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723 Multi-Omic Analysis of 253 Untreated Patients with Waldenström’s Macroglobulinemia Reveals Clinically and Genomically Distinct Disease Subtypes and a Model for Disease Progression

Program: Oral and Poster Abstracts
Type: Oral
Session: 621. Lymphomas: Translational—Molecular and Genetic: Genomic Characterization
Hematology Disease Topics & Pathways:
Genetic Disorders, genomics, Diseases, Biological Processes, molecular biology
Monday, December 12, 2022: 11:00 AM

Zachary R Hunter, PhD1, Nickolas Tsakmaklis1*, Kris Richardson, PhD1*, Maria Luisa Guerrera, MD1*, Amanda Kofides1*, Xia Liu, MD1*, Shirong Liu, MD PhD1*, Alexa Canning1*, Manit Munshi, MS1*, Shayna Sarosiek, MD1, Catherine A. Flynn, NP1*, Andrew R. Branagan, MD2, Lian Xu, MS1*, Guang Yang, PhD1, Kirsten Meid, MPH1*, Joshua Gustine, MPH1*, Christopher J Patterson, MS, MPH1*, Kenneth C. Anderson, MD3, Nikhil C Munshi, MD, PhD3, Jorge J. Castillo, MD1 and Steven P Treon, MD, PhD1

1Bing Center for Waldenstrom's macroglobulinemia, Dana-Farber Cancer Institute, Boston, MA
2Center for Multiple Myeloma, Massachusetts General Hospital Cancer Center, Boston, MA
3Jerome Lipper Multiple Myeloma Center, Dana-Farber Cancer Institute, Boston, MA

Background: Waldenström’s Macroglobulinemia (WM) is characterized by recurring mutations in MYD88 (95-97%) and CXCR4 (40%). While these genomic insights have heralded new insights into disease pathogenesis and treatment, a multi-omic approach in a large population of WM patients may further clarify underlying disease biology.

Methods: Stranded 150bp paired end RNA sequencing was performed on CD19+ bone marrow (BM) biopsies from 253 treatment-naive WM patients along with paired CD19+CD27- and CD19+CD27+ peripheral blood (PB) cells from 13 healthy donors. For 216 patients, whole exome sequencing of CD19+ BM WM cells with CD19- PB controls was also performed. All p-values were subjected to correction using the false discovery rate.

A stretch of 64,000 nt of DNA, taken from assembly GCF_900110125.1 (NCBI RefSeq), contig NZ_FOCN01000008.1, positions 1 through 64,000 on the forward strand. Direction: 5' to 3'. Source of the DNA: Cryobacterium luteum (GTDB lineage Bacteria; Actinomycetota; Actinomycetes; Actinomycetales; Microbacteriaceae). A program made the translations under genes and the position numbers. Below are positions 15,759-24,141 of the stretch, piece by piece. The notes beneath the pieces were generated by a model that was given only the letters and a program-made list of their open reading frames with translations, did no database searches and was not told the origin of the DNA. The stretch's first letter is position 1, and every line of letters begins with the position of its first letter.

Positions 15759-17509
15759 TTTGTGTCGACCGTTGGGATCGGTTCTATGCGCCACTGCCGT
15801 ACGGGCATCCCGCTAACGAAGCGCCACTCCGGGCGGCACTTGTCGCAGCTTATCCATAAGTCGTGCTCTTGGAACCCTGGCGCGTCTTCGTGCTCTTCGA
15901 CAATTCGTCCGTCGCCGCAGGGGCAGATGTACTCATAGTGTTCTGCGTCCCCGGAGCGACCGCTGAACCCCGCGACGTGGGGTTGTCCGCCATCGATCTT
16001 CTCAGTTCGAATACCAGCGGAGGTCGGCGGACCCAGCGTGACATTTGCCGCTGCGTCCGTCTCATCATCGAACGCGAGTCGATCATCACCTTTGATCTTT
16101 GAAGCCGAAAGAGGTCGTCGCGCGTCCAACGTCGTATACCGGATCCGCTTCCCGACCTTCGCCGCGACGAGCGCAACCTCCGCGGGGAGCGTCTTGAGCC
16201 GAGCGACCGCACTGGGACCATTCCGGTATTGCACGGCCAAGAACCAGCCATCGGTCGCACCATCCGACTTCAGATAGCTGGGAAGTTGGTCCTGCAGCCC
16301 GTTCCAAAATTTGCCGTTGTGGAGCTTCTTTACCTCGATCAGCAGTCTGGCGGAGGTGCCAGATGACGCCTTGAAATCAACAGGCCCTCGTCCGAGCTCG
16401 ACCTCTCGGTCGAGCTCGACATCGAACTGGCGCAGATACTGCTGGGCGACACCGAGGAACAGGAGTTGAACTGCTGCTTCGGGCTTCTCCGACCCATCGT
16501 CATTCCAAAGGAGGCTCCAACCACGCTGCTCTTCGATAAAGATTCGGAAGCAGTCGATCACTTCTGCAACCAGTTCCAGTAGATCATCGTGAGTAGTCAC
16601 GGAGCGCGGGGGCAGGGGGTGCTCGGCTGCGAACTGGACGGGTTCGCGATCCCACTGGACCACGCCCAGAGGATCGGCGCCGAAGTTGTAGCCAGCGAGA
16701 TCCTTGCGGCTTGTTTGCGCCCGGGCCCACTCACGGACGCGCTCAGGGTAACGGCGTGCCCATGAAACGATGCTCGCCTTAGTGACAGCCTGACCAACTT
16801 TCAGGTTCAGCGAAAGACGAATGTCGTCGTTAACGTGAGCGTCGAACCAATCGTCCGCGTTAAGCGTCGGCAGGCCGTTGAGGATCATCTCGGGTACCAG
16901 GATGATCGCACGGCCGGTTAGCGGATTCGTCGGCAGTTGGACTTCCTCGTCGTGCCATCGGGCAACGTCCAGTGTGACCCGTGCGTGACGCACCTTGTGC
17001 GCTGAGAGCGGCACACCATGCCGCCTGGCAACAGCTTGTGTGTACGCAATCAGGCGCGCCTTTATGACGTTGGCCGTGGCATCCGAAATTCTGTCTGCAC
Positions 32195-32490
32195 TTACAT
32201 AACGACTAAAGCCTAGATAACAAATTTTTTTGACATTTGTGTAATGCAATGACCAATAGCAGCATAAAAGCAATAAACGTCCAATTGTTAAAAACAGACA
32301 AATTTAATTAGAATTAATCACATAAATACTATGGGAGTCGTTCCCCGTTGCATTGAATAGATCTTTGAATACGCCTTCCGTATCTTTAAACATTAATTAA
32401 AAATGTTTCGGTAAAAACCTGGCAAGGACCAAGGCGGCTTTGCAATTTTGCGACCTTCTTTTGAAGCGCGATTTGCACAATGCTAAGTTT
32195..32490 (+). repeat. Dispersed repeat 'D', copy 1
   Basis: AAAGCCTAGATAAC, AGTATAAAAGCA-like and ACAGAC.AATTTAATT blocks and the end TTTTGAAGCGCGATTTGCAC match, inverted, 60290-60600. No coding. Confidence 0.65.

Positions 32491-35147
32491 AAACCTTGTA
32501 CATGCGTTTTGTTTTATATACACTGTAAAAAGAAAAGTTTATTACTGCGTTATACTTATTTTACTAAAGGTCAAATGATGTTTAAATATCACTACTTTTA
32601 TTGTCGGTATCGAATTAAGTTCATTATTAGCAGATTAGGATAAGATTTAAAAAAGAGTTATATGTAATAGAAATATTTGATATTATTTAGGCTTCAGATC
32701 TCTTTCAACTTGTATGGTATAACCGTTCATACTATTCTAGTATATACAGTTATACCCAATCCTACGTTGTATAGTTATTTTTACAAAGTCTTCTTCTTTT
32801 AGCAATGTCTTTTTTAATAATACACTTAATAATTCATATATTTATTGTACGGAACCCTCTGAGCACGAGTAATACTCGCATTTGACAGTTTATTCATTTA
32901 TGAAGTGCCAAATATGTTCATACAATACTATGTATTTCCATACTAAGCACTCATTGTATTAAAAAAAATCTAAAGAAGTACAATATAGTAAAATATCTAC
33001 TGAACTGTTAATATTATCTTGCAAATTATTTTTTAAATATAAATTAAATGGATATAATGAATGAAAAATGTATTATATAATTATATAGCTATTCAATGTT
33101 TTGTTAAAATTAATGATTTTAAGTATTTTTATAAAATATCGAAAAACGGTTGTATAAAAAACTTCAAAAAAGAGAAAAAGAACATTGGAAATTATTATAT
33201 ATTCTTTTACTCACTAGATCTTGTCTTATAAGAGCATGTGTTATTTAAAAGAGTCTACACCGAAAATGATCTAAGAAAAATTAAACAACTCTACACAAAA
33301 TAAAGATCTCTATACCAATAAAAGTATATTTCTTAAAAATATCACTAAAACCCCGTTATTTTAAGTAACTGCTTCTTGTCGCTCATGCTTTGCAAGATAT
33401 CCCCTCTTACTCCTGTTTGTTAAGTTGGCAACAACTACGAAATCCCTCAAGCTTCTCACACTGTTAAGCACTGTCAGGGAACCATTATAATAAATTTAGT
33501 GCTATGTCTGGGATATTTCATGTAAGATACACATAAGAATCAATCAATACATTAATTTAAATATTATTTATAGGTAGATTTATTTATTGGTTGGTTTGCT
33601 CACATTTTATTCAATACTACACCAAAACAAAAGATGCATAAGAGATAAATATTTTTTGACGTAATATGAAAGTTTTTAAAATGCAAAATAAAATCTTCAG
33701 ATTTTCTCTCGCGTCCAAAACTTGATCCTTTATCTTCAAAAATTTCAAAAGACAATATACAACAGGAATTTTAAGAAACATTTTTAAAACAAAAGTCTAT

Results: Baseline characteristics were typical of treatment-naive patients. Their median age was 66 years; BM disease involvement 50% ; and serum IgM 3,108 mg/dL. The median follow-up was 7.5 years. MYD88 mutations were identified in 250 (98.8%) patients. Exploratory analysis of MYD88 mutated patients revealed three distinct groups of patients that were observed in a hierarchical clustering analysis shown in Fig 1A. Gene set enrichment analysis revealed distinct B-cell Like (BCL) and Plasma Cell Like (PCL) patient groupings and a third non-BCL/PCL patient group that clustered independently. Non-BCL/PCL patients were more likely to be asymptomatic (36/84; 43%) versus those in the BCL (62/96; 64.6%) and PCL (48/68; 70.6%) groups (p<0.005). Among BCL and PCL grouped patients, important differences in disease presentation were noted including BM involvement (50% vs. 70%; p<0.001), adenopathy (18.6% vs. 48.4%; p<0.002), CD10 (1.1% vs. 13.4%; p=0.012), CD23 (39.4% vs. 22.4%; p=0.09) and CD5 (19.1% vs. 6%; p=0.09) expression, respectively. CXCR4 mutations were identified in 76/97 (78.4%) of BCL versus 6/69 (8.7%) of PCL patients (p<0.001). Amplifications in chr18q amplifications were also more prevalent in BCL (14/83; 16.9%) versus PCL (1/64; 1.6%) grouped patients (p=0.035). chr6q deletions were observed in 24/83 (29%) of BCL versus 30/64 (47%) PCL patients (p=0.11). BCL patients also exhibited fewer chr6p amplifications, i.e. 3/83 (3.6%) versus 12/64 (18.8%) of PCL patients (p=0.036). Differences in deletions in chr17p (0/83; 0%) vs (6/64; 9.4% (p=0.036); as well as NOTCH1 (0/82; 0%) vs. (6/64; 9.4%) (p=0.084) and EP300 3/82; 3.7%) vs. (11/64; 17.2%) (p=0.084) mutations were also identified in BCL vs PCL patients, respectively. NOTCH pathway mutations were also found in fewer BCL (17/82; 20.7%) versus PCL (30/64; 46.9%) patients (p=0.01). Diffusion mapping and pseudo-time analysis were performed on the top 1,000 high variance genes which bifurcated patients into two distinct populations over time as shown in Fig. 1B, with the point size scaled for BM involvement. By diffusion pseudo-time (DPT), patients were stratified into early- and late-stage WM, the former showing lower median BM involvement (30% vs. 70%; p<0.001) and serum IgM (2,666 vs. 3713; p=0.133); higher hemoglobin (12.1g/dL vs.